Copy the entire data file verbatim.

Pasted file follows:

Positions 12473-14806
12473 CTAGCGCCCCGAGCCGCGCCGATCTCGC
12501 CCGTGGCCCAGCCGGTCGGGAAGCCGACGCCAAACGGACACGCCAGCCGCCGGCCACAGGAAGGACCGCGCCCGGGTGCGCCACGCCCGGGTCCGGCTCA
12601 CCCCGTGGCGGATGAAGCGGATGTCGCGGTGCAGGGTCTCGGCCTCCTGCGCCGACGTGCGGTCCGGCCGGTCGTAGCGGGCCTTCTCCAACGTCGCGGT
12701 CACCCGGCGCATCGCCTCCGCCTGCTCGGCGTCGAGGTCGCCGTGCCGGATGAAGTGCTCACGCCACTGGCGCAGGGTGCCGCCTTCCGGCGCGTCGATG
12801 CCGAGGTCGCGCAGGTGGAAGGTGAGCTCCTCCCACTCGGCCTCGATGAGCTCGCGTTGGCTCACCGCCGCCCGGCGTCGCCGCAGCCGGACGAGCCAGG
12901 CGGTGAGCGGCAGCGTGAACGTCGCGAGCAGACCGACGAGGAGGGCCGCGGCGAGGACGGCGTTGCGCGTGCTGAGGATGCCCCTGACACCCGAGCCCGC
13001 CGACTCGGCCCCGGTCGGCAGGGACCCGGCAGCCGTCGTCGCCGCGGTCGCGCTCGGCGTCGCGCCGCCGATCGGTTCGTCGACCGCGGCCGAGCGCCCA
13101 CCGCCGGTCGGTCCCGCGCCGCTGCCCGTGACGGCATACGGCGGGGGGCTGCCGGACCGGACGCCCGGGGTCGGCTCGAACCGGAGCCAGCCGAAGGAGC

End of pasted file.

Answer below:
Positions 12473-14806
12473 CTAGCGCCCCGAGCCGCGCCGATCTCGC
12501 CCGTGGCCCAGCCGGTCGGGAAGCCGACGCCAAACGGACACGCCAGCCGCCGGCCACAGGAAGGACCGCGCCCGGGTGCGCCACGCCCGGGTCCGGCTCA
12601 CCCCGTGGCGGATGAAGCGGATGTCGCGGTGCAGGGTCTCGGCCTCCTGCGCCGACGTGCGGTCCGGCCGGTCGTAGCGGGCCTTCTCCAACGTCGCGGT
12701 CACCCGGCGCATCGCCTCCGCCTGCTCGGCGTCGAGGTCGCCGTGCCGGATGAAGTGCTCACGCCACTGGCGCAGGGTGCCGCCTTCCGGCGCGTCGATG
12801 CCGAGGTCGCGCAGGTGGAAGGTGAGCTCCTCCCACTCGGCCTCGATGAGCTCGCGTTGGCTCACCGCCGCCCGGCGTCGCCGCAGCCGGACGAGCCAGG
12901 CGGTGAGCGGCAGCGTGAACGTCGCGAGCAGACCGACGAGGAGGGCCGCGGCGAGGACGGCGTTGCGCGTGCTGAGGATGCCCCTGACACCCGAGCCCGC
13001 CGACTCGGCCCCGGTCGGCAGGGACCCGGCAGCCGTCGTCGCCGCGGTCGCGCTCGGCGTCGCGCCGCCGATCGGTTCGTCGACCGCGGCCGAGCGCCCA
13101 CCGCCGGTCGGTCCCGCGCCGCTGCCCGTGACGGCATACGGCGGGGGGCTGCCGGACCGGACGCCCGGGGTCGGCTCGAACCGGAGCCAGCCGAAGGAGC